Children at Work

AFRICA-10237The Sahel, Africa

In developing countries one in six children from 5 to 14 years old is involved in child labor.

INDIA-10207Ship-breaking yard, Mumbai, India

Shoepolisher, Tibetans, 12/2000, final book_iconicLhasa, Tibet

In the least developed countries, 30 percent of all children are engaged in child labor.

Marpha, Nepal, 1998Marpha, Nepal

Worldwide, 126 million children work in hazardous conditions, often enduring beatings, humiliation and sexual violence by their employers.

AFGHN-13034NFKabul, Afghanistan

The highest proportion of child laborers is in sub-Saharan Africa, where 26 percent of children (49 million) are involved in work.

Kabul, Afghanistan

AFGHN-13002Kabul, Afghanistan

AFGHN-12258-(1)Kandahar, Afghanistan

An estimated 1.2 million children — both boys and girls — are trafficked each year into exploitative work in agriculture, mining, factories, armed conflict or commercial sex work.

_SM13419, Myanmar, Burma, 02/2011, BURMA-10283Mandalay, Myanmar/ Burma

AFGHN-10025Kabul, Afghanistan

AFGHN-12925Bamiyan, Afghanistan 

“Child labor and poverty are inevitably bound together,  and if you continue to use the labor of children as the treatment for the social disease of poverty, you will have both poverty and child labor to the end of time.” –  Grace Abbott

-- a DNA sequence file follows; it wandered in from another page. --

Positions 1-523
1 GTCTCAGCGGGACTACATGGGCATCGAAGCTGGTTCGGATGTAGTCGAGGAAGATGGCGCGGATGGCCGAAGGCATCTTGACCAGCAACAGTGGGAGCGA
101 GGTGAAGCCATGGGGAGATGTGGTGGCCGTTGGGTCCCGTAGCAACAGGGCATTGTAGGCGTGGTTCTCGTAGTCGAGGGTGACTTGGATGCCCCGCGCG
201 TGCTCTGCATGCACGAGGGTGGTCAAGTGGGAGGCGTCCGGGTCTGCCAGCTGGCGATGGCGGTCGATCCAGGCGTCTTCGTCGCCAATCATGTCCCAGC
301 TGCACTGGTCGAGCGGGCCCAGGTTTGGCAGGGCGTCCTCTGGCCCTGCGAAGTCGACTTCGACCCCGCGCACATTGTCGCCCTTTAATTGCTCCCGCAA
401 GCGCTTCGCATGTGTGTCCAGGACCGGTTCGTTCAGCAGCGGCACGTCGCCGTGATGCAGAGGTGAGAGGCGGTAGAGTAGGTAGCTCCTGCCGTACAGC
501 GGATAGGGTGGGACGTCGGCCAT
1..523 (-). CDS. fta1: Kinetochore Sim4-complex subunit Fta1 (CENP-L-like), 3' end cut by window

AFGHN-12209Pul i Khumri, Afghanistan

Cigarette Vendor, Kabul Survey Trip, 05/2002 Kabul, Afghanistan

AFGHN-12243Pul i Khumri, Afghanistan

Charikar, Afghanistan, 2002

 ImagineAsia’s Storybook Project for Afghan Children

The mission of ImagineAsia, a 501c3 non-profit organization, is to work in partnership with local community leaders and regional NGO’s to help students in Afghan communities receive fundamental educational materials and resources. 

IA  has started to translate Aesop’s fables into Dari for the children of Afghanistan who have never had a book of their own.  Translated and illustrated by volunteers, these stories will reach families in remote areas of the country.

For thousands of years the fables have revealed universal truths through simple allegories.  The stories often use animals to  teach lessons that are easily understood by people of all ages.

Here are some sample pages:

The Lion and the Mouse –  illustrated by Jason Melcher

 The Boy Who Cried Wolf – illustrated by Kate Raines

Pitcher and the Crow –  illustrated by Lois Andersen

An Afghan Folktale – The Silver on the Hearth – illustrated by Kate Harrold

Tortoise and Hare –  illustrated by Kate Harrold

The Donkey and its Purchaser – illustrated by Kate Harrold

The Sun and the Wind – illustrated by Annie Zimmerman

 The Fox and the Goat – illustrated by Jason Melcher


36 Responses to “Children at Work”

  1. Reblogged this on Nasuko Japan and commented:
    I have no words..

  2. Thank you! This must have been terribly disturbing for you being with these children, as it is for us viewing your amazingly
    fine work!

  3. degouvestz laurent Says:


  4. Great set of pictures by Steve McCurry; I worked on a Caye (an Island off the shore of Belize) photographing the building of Cabañas (Huts with thatched roofs), and the workers from Guatamala used child workers. I wish I had been more aware at the time!

  5. We have to think more … after i saw these photo .first, I think it’s beautiful and nice shot but deeply in my mind i think more ..about this children some coutry they must to become soldier in army..too..

  6. I can only hope that we all work even harder to make a difference somehow…

  7. Anonymous Says:

    I’ve heard that children work on cocoa bean farms in Africa. Makes me think twice before buying chocolate and where it originates.

  8. 12sonrisas Says: